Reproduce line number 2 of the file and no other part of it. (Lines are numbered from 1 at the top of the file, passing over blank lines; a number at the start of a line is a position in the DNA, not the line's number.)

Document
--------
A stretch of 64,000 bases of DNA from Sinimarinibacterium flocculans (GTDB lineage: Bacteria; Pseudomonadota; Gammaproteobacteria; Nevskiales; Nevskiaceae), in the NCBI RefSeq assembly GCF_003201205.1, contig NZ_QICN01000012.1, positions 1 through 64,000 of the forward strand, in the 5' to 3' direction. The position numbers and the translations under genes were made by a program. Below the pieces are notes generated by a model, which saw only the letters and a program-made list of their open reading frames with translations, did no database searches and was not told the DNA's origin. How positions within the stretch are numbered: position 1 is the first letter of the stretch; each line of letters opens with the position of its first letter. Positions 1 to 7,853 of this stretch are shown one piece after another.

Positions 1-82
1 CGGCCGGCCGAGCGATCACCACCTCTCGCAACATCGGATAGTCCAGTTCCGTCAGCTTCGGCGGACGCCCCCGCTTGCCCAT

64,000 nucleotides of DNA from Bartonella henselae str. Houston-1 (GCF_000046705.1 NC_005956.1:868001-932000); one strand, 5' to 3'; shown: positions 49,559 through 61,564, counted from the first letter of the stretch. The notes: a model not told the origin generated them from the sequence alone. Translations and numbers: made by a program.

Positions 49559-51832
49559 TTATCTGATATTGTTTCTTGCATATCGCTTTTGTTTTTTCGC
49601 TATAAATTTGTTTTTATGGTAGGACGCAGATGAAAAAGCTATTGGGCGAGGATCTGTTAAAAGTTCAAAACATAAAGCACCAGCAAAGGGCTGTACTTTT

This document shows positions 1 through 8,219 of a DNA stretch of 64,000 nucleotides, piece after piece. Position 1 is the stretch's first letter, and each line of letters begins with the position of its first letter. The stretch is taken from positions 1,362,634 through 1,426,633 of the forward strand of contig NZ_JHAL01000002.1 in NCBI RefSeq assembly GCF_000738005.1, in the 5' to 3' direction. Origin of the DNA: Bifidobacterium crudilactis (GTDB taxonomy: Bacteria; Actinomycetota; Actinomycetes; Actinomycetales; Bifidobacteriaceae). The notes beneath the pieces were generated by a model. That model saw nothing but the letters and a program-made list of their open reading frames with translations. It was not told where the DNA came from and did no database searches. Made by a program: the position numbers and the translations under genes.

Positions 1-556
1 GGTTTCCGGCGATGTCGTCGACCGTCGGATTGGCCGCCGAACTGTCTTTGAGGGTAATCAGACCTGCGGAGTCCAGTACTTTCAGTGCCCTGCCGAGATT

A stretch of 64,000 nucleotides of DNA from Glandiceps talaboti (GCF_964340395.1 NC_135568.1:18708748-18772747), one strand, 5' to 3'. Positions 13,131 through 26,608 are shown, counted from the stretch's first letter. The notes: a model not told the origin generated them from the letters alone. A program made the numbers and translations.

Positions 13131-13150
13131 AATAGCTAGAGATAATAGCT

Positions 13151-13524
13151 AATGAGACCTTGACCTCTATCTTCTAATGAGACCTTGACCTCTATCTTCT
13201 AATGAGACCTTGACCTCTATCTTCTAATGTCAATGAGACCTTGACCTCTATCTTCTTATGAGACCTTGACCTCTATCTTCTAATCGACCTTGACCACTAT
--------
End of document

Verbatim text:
Positions 1-82